An overbite is the overlap or gap between the top and bottom front teeth. It's fairly common for the upper teeth to sit too far over or in front of the lower teeth, causing overbite teeth problems. Fortunately, dentists have spent generations learning how to fix this, and now overbite correction is the second most common reason people choose to get dental braces.
Here, we’ll answer questions such as:
- What is an overbite?
- What's the difference between a normal, deep and severe overbite?
- Why should you fix this problem?
- What treatment options are available?
Keep reading to learn more about this common dental malocclusion issue and what to do if you're worried about it.
Table of contents
What is an overbite?
An overbite is the vertical overlap or horizontal gap between your top and bottom front teeth. A horizontal overbite (an ‘overjet') causes the upper teeth to protrude at the front of the mouth. When very pronounced, you might hear this called ‘buck teeth', but we will refrain from using that term here. An overjet may occur along with an open bite, meaning there is a vertical gap between the upper and lower teeth.
When the vertical overlap is 2-4mm, or around 30% of the lower teeth is covered, this is considered normal. A deep overbite, also known as a deep bite, occurs when the teeth overlap by 4-6mm or more. In the case of a very severe overbite, the upper jaw may completely cover the lower teeth and even dig into the lower gum.
An overbite can be both horizontal and vertical, meaning the top teeth protrude at the front and hang too far down over the lower front teeth.
The video below gives a brief visual explanation of these different dental problems:
Causes of an overbite
There are a few different things that might cause this dental problem. Some of the common reasons include:
- A jaw that doesn’t form properly as a foetus
- Thumb sucking as a child
- Overusing a bottle or dummy as a baby
- Tongue thrusting
- Nail biting
- Excessive chewing on things like pencils and pens
Different types of overbite
There are two types of overbite: skeletal and dental. The skeletal kind is caused by irregularities in jawbone development. A dental overbite occurs when there are problems with baby or adult teeth coming through, like overcrowding, or when teeth are put under pressure, for example from thumb sucking.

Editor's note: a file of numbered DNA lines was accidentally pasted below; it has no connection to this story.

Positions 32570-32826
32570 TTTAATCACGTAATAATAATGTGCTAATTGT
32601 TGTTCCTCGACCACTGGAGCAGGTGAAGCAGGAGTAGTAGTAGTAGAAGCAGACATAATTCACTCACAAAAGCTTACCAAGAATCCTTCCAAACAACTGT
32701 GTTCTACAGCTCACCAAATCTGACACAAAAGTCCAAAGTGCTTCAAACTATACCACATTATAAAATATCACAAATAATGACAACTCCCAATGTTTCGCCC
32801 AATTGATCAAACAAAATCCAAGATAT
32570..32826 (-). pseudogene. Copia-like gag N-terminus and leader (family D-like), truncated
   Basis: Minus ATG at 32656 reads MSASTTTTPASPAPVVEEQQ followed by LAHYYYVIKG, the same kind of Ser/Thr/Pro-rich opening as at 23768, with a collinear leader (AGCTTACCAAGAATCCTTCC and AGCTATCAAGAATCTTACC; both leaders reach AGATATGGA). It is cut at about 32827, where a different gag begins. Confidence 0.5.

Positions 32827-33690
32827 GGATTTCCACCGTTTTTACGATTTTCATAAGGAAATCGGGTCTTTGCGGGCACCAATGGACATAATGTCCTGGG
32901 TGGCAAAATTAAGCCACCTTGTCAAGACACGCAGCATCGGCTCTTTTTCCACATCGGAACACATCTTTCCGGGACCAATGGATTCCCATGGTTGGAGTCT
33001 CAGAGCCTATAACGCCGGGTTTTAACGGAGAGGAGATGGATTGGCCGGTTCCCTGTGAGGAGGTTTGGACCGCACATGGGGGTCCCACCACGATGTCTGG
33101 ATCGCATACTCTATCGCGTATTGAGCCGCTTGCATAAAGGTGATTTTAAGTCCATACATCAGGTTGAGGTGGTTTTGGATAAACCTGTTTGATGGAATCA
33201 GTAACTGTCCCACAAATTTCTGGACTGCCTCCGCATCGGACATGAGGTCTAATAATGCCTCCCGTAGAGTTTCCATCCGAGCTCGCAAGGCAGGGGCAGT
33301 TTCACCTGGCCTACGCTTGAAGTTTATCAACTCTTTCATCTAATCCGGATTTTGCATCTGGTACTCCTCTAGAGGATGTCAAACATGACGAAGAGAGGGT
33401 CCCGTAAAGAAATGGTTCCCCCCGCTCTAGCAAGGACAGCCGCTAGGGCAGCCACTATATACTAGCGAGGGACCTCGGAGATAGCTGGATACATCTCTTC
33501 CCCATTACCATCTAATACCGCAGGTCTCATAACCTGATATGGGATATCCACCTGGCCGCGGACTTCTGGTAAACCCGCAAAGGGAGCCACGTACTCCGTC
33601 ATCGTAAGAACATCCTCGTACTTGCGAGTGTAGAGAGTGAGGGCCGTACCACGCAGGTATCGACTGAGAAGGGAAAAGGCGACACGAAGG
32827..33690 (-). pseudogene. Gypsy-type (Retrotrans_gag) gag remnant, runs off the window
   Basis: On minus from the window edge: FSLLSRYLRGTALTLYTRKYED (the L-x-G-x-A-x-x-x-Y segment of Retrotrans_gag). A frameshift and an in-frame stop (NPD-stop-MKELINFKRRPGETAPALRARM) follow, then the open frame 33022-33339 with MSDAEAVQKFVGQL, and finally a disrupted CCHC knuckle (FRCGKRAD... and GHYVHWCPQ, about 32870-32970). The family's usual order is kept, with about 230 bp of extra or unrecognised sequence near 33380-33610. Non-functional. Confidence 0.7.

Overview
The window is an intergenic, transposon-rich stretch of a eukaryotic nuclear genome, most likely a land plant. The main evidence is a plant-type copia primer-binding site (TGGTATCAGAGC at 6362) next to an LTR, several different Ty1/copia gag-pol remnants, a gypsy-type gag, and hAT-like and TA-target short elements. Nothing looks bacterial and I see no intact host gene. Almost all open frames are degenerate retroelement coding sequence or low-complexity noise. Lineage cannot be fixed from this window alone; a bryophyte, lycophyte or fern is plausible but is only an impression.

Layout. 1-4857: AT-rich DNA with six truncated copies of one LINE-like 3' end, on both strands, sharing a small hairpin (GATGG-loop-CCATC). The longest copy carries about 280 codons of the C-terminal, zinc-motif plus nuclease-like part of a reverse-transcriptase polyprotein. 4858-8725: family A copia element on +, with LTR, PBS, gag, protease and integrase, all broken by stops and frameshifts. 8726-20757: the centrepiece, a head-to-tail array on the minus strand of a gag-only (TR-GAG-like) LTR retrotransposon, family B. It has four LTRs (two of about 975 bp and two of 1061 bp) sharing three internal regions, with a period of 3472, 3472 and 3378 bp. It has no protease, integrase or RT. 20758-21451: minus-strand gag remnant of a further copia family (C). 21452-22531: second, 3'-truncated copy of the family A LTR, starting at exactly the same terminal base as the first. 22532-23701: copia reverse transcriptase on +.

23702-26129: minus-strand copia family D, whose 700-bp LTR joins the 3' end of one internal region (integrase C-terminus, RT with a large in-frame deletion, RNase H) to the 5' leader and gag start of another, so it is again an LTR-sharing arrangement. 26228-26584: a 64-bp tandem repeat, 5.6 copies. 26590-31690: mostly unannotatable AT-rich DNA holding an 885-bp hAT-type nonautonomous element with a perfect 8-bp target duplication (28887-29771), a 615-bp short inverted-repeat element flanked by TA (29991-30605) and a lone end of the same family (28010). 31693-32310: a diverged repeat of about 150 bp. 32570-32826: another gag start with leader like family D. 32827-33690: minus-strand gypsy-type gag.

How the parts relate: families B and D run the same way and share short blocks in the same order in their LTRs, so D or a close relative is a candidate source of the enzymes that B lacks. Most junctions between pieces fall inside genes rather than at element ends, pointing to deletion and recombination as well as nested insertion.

Overbite vs underbite
An overbite occurs when your upper jaw sits over your lower teeth, whereas an underbite occurs when your lower teeth sit in front of your upper teeth. You can read more about underbite treatment.
Is an overbite bad?
So, do you need treatment for a deep bite or overjet? The British Orthodontic Society has a system for grading orthodontic problems in children called the IOTN. The information in the table below will help you identify whether the condition is severe or normal, and what treatment – if any – might be needed.
Type of overbite
Dental or skeletal
9mm or more
Dental or skeletal
There are a range of reasons why it’s a good idea to fix an overbite. Untreated, overbite problems can include:
- Poor dental hygiene
- Teeth wearing down quickly
- Facial pain
- Speech problems
- Poor face structure
- Temporomandibular joint (TMJ) disorders
Perhaps you are considering the treatment options for getting rid of an overbite in your child, and are wondering whether it's worth putting them through it all. Bear in mind in most cases, the younger the correction takes place, the better. It can be harder to treat an overbite in adults because the jawbone and tooth roots are more firmly developed.
The process of getting braces, surgery, and then long-term retainers for an overbite might be a bit scary but the benefits of fixing misaligned teeth will outweigh the short-term discomfort during treatment.
How to fix an overbite
The first thing to understand is that a normal overbite is around 2-4mm, so you don’t always have to worry about your upper teeth overhanging slightly.
There are different ways your dentist might suggest correcting your bite. Your treatment plan will depend on how severe the problem is, and what has caused it.
Most overbite correction in the UK is done using braces. Treatment with braces is effective and, when followed up with a retainer, the results should be lifelong. This treatment can take between one and two years; sometimes more.